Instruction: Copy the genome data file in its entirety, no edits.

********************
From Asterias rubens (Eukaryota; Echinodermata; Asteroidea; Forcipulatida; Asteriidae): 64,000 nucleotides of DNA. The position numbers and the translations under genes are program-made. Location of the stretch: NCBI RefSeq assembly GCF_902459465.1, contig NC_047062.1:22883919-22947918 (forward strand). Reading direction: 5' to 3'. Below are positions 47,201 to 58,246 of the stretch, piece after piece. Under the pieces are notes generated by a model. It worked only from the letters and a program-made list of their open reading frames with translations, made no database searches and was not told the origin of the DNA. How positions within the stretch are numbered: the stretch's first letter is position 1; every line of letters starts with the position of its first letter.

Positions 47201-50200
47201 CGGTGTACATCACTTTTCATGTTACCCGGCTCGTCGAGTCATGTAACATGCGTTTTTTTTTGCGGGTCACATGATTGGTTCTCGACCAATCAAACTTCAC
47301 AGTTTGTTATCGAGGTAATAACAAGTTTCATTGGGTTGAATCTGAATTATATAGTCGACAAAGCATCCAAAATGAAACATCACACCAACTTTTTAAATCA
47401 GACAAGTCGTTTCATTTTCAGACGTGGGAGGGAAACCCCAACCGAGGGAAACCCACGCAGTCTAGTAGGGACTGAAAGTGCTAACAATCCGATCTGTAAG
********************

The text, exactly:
From Asterias rubens (Eukaryota; Echinodermata; Asteroidea; Forcipulatida; Asteriidae): 64,000 nucleotides of DNA. The position numbers and the translations under genes are program-made. Location of the stretch: NCBI RefSeq assembly GCF_902459465.1, contig NC_047062.1:22883919-22947918 (forward strand). Reading direction: 5' to 3'. Below are positions 47,201 to 58,246 of the stretch, piece after piece. Under the pieces are notes generated by a model. It worked only from the letters and a program-made list of their open reading frames with translations, made no database searches and was not told the origin of the DNA. How positions within the stretch are numbered: the stretch's first letter is position 1; every line of letters starts with the position of its first letter.

Positions 47201-50200
47201 CGGTGTACATCACTTTTCATGTTACCCGGCTCGTCGAGTCATGTAACATGCGTTTTTTTTTGCGGGTCACATGATTGGTTCTCGACCAATCAAACTTCAC
47301 AGTTTGTTATCGAGGTAATAACAAGTTTCATTGGGTTGAATCTGAATTATATAGTCGACAAAGCATCCAAAATGAAACATCACACCAACTTTTTAAATCA
47401 GACAAGTCGTTTCATTTTCAGACGTGGGAGGGAAACCCCAACCGAGGGAAACCCACGCAGTCTAGTAGGGACTGAAAGTGCTAACAATCCGATCTGTAAG